The Carnival (LSE:CCL) share price has been on a good run recently. Following its latest quarterly report, the upward momentum accelerated last week. And as a result, the stock jumped by nearly 10%, pushing its 12-month performance to just over 90%. That’s quite impressive for a company that was on the verge of bankruptcy last year. Let’s take a closer look at the results and see whether now is the time for me to hop on board as an investor.
The rising Carnival share price
In 2020, the pandemic forced this cruise line operator to essentially halt all its operations. With virtually no cash flow to cover the interest expenses on its sizable debt and maintenance costs, the company found itself close to insolvency. But thanks to successful negotiations with creditors, management was able to make it through. At least, for now. And the Carnival share price has been slowly recovering since.
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For the last nine months, the firm reported a loss of $6.88bn. That’s obviously a lot of money to lose. But that’s down from $8.01bn in 2020. This improvement comes from the return of its cruise line operations. So far this year, 34 ships have returned to the seas, with another 21 expected to set sail before the end of 2021. And by June 2022, the remaining 16 ships in its fleet will also be returning to international waters.
With the fleet returning to full capacity, CEO Arnold Donald has revealed that total bookings for the second half of 2022 are at a record-breaking high. And since May earlier this year, customer deposits have jumped from $2.5bn to $3.1bn. Combining these encouraging numbers with its $7.8bn of liquidity to see it through to mid-2022, the worst appears to be over for Carnival and its share price. Having said that, there remain some significant risks.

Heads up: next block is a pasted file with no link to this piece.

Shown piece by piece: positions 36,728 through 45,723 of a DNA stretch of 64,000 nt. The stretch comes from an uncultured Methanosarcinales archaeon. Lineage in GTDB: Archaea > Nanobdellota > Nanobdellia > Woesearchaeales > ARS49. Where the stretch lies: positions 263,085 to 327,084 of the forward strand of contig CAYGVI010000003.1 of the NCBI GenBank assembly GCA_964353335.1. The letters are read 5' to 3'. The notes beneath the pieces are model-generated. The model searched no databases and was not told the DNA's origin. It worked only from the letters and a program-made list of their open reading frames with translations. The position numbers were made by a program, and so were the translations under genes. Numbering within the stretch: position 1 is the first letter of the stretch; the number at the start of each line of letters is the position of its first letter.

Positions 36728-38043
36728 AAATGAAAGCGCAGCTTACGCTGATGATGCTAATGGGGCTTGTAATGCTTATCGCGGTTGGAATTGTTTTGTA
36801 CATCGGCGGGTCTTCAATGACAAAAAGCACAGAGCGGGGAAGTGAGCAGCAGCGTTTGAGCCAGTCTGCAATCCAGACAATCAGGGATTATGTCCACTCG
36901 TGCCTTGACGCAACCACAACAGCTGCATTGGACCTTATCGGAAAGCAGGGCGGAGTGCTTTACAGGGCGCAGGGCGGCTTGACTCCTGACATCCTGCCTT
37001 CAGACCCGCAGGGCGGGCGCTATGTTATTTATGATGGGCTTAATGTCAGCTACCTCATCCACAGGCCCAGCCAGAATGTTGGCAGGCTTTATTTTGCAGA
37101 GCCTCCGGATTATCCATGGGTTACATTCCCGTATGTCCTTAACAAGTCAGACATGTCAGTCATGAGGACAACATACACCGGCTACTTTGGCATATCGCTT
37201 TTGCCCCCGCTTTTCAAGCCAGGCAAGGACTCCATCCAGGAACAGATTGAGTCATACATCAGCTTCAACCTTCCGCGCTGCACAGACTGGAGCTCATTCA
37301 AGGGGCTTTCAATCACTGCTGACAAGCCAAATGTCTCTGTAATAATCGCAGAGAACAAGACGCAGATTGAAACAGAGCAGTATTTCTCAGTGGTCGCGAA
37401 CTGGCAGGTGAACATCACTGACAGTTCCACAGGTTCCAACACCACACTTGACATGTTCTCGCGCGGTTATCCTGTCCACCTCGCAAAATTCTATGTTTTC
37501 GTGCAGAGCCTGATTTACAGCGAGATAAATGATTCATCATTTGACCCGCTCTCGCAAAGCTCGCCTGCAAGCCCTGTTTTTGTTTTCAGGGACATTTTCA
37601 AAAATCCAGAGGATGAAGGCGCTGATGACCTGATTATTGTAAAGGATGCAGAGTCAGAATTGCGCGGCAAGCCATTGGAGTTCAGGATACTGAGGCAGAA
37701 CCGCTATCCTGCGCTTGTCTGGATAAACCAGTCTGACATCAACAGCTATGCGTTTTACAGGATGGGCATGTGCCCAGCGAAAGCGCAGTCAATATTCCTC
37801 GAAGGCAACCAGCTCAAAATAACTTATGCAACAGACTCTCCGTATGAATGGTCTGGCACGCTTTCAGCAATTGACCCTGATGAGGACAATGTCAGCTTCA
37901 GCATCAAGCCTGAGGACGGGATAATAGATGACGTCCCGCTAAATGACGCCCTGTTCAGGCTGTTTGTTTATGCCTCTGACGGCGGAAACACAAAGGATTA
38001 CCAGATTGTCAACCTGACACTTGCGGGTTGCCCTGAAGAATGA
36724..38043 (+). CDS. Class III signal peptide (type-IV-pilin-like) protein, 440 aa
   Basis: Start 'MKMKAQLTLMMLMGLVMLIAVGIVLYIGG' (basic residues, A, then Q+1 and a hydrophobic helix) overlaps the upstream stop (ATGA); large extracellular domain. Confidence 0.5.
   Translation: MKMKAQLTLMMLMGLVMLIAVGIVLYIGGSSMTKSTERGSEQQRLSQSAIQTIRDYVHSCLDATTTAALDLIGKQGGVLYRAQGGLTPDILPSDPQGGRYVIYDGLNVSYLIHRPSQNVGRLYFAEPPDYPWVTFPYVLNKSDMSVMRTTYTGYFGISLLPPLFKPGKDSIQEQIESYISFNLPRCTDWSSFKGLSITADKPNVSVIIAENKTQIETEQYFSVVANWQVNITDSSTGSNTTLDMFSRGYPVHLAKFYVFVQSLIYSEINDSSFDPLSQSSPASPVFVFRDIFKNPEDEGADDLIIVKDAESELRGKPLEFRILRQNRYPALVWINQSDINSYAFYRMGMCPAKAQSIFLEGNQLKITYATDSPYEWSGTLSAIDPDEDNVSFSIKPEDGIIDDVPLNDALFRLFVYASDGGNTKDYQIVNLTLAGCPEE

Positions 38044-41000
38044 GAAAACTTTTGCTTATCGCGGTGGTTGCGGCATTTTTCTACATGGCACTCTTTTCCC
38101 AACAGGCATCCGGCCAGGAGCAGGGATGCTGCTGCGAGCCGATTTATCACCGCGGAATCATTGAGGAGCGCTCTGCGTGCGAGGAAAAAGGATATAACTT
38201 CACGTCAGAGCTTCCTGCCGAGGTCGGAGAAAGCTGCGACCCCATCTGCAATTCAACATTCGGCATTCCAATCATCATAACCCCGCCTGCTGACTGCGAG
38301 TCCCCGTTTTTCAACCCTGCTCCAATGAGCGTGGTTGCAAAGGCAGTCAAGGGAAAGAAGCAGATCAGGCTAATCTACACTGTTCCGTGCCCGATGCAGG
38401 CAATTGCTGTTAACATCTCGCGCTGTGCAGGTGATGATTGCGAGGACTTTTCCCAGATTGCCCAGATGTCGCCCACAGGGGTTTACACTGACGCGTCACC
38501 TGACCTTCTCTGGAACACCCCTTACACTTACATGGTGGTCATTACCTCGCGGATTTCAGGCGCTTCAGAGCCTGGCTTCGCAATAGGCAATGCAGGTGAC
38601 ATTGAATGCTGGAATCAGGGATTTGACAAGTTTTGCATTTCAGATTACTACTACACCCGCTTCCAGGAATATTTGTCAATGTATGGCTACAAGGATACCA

The risks ahead
Running a cruise line is not exactly a cheap endeavour. Historically, its high operating costs were somewhat advantageous as they created a high barrier to entry for competitors. But in 2020, this advantage turned into a disability. Even though its ships remained parked in-harbour, fixed costs like maintenance, port fees, and essential staff still had to be paid. And with revenue falling by around 75%, management had no choice but to raise additional capital through financing.
Consequently, debt levels erupted from $11.5bn in 2019 to $30.8bn as of May this year. Fortunately, the vast majority of these loans don’t mature for a couple more years. However, where there’s debt, there’s interest. Even if the firm can return to pre-pandemic levels of profitability, due to its increased leverage, almost a third of its underlying profits will be gobbled up by interest expenses. When factoring in the lease expenses on its ships, it’s closer to 80%.
Needless to say, that leaves very little spare capital to fuel growth, pay down debts, and reward shareholders with dividends. So,I wouldn’t be surprised if the company has to raise additional money through equity to restructure its balance sheet in the future.
The bottom line
On an operational level, my opinion of Carnival and its share price has improved. However, from a financial perspective, this business remains troubled. And it will likely take multiple years to get fixed. All things considered, I think there are far better opportunities to be found elsewhere so I won’t be buying.